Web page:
Wiley Post A Bipe (oz2384)
About this Plan
Wiley Post A Bipe. Rubber scale model biplane.
Quote: "The 1930s Great Depression dried up disposable income and sounded the death knell for many aircraft endeavors, but encouraged others to explore possibilities for much cheaper aircraft. One such was the trim little Wiley Post Model A, designed by a Ford automobile mechanic and supported by his dealership boss. Using a Ford Model A engine, the two-place biplane was intended to sell for less than $1,000, though that had to be raised to $1,438 for most of the production of 12 or 13.
Hurst Bowers' 28.5 inch span model was intended for rubber-powered free-flight or single-channel RC with .020 engine. It follows his usual schoolyard-scale design methods of stick construction with sheeted nose and laminated tips. This plan was published in July 1975 Model Aviation magazine."
Direct submission to Outerzone.
Quote: "Wiley Post Biplane, by Hurst G Bowers. Build it two ways - rubber or tail-wagger RC. The original did well on both systems of power.
THE COLLAPSE of the stock market in 1929, followed by the great depression of the 1930s, came at a time when all Americans were filled with unprecedented enthusiasm for aviation. To a large extent this mania for flying was brought about by Lindbergh's successful Atlantic crossing, which was followed by other-daring and history-making flights. With the economy as it was at that time, however, most of the enthusiasm manifested itself in the form of reading aviation publications and day dreaming of the time when one could afford to buy an airplane and become a pilot.
Then, as at other times in our history, there were those determined and resourceful individuals who were not content to merely daydream. They had to put their dreams and ideas into action; into the development of actual hardware. Many barns, shops and basements became small aircraft factories, just as is the case with homebuilders today, utilizing such tools, materials and engines as could readily be obtained. Of course many of these efforts were futile, but many also were quite successful. For example. the Pietenpol Air Camper, powered by the cheap and plentiful Model A Ford engine of the period, began under such circumstances and is still a homebuilders favorite even now, some 45 years later. Another example is the subject of this article.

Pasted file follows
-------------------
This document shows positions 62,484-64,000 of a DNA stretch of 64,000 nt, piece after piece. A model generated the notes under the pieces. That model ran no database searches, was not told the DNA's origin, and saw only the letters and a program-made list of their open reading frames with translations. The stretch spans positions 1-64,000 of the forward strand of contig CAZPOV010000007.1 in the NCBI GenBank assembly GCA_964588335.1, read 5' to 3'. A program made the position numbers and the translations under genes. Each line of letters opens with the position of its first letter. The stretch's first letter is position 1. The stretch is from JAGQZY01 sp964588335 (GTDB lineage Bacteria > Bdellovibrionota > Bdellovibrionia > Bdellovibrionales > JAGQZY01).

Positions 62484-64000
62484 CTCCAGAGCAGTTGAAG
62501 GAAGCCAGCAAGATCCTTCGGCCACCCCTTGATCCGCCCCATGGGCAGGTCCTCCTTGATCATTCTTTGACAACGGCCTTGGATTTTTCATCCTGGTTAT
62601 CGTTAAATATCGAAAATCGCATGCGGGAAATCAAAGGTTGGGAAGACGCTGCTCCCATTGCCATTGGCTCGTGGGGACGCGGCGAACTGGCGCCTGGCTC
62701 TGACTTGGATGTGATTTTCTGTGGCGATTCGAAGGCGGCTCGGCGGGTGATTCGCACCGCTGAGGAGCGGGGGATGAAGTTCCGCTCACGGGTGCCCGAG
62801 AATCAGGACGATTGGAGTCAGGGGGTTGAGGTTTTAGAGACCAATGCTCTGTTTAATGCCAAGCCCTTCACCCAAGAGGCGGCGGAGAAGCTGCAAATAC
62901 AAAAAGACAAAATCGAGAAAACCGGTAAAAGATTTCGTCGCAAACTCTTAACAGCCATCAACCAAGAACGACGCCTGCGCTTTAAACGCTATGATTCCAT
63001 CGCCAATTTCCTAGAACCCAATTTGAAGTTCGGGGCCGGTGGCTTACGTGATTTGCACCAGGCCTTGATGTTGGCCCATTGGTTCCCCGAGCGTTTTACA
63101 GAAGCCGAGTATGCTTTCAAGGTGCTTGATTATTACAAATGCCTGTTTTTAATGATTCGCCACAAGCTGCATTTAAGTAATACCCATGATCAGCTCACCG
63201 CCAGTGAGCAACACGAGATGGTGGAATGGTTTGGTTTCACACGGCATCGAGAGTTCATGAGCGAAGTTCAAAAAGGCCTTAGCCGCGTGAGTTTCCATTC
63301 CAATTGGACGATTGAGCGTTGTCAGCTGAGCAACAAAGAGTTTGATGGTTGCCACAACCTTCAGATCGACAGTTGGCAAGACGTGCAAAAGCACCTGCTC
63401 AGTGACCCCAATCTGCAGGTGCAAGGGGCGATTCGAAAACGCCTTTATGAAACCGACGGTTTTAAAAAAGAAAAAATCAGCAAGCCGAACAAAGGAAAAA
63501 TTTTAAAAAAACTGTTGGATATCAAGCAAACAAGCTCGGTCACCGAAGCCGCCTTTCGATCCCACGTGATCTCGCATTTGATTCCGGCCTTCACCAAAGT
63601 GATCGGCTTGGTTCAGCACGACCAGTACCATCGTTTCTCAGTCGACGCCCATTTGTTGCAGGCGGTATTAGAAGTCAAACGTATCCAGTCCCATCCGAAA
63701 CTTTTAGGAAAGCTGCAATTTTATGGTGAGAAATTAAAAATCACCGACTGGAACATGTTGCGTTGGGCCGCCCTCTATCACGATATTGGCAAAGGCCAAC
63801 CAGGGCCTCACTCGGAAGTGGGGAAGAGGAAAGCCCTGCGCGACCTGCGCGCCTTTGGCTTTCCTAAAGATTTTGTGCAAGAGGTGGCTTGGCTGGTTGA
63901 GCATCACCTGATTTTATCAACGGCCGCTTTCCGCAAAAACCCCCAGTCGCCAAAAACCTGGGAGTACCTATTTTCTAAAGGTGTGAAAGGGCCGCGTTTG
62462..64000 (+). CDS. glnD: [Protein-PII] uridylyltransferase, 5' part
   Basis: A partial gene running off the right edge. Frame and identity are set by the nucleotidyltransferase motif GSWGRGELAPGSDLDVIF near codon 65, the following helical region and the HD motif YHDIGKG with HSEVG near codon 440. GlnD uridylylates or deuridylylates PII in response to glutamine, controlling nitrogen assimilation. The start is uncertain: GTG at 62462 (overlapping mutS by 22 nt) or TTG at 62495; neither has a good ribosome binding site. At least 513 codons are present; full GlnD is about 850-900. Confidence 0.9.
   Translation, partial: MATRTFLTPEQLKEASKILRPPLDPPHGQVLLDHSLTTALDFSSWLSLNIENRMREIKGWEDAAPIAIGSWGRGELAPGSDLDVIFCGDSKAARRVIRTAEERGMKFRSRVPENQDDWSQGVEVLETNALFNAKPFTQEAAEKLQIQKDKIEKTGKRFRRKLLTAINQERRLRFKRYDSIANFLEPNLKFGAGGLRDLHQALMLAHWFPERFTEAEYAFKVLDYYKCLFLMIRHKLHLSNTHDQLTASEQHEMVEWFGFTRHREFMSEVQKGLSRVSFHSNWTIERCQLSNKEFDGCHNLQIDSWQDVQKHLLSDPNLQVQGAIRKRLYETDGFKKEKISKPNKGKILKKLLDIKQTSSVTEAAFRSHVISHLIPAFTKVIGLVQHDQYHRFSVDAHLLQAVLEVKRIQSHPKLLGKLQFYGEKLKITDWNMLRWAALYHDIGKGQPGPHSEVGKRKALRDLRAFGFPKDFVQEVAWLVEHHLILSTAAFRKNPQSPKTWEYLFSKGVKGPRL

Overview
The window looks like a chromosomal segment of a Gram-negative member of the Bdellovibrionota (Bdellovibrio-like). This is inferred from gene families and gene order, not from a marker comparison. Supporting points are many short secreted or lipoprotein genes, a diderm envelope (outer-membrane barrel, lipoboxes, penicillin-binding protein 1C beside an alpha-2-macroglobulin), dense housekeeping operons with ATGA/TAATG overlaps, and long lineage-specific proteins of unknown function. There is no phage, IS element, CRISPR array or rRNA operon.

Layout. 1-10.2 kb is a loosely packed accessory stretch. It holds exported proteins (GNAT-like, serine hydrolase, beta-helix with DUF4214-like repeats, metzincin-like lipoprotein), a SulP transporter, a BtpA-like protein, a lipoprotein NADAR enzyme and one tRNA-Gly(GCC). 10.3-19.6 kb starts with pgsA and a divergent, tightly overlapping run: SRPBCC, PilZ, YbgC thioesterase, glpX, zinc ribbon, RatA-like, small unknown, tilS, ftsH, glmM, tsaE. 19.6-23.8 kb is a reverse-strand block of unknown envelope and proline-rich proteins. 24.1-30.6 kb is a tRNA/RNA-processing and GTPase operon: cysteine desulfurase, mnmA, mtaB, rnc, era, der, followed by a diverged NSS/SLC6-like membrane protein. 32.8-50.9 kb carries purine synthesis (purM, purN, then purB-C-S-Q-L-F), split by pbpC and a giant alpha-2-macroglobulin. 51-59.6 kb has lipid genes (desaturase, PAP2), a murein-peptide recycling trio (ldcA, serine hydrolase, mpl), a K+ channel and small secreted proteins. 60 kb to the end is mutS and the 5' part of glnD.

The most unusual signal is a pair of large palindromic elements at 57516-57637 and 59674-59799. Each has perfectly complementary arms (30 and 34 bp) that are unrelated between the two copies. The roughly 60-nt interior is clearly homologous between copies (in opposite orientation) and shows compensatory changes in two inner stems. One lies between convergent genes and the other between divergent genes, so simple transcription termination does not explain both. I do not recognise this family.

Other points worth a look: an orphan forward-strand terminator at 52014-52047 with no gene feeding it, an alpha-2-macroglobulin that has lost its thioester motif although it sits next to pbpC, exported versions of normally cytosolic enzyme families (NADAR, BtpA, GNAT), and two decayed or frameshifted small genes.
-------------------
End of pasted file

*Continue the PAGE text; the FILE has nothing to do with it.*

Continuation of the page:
The Wiley Post Model "A" began as the project of an enthusiastic Ford garage mechanic in Enid, Okla. Unfortunately, the name of this gifted individual has slipped into oblivion, but the owner of the garage, a Mr Straughn, was sufficiently interested in his employee's creation to establish the Straughn Airplane Co in 1934 at Wichita, Kan. The small Model A Ford engine powered, two-place biplane with side by side seating, was placed into production. Only three airplanes were built when the company was beset with financial problems. The machine, which was intended to sell for under $1,000 was costing more than that to build.
In 1935 a corporation in Oklahoma City bought manufacturing rights to the airplane and named it after Oklahoma's most famous flier. In so far as is known, the use of his name is the only connection that Wiley Post ever had with the venture. More than a dozen airplanes were produced, reportedly selling for $1,438 each when the company succumbed: another tragedy of the era. Those who flew the little ship indicated that it was very well liked, being docile and easy to fly.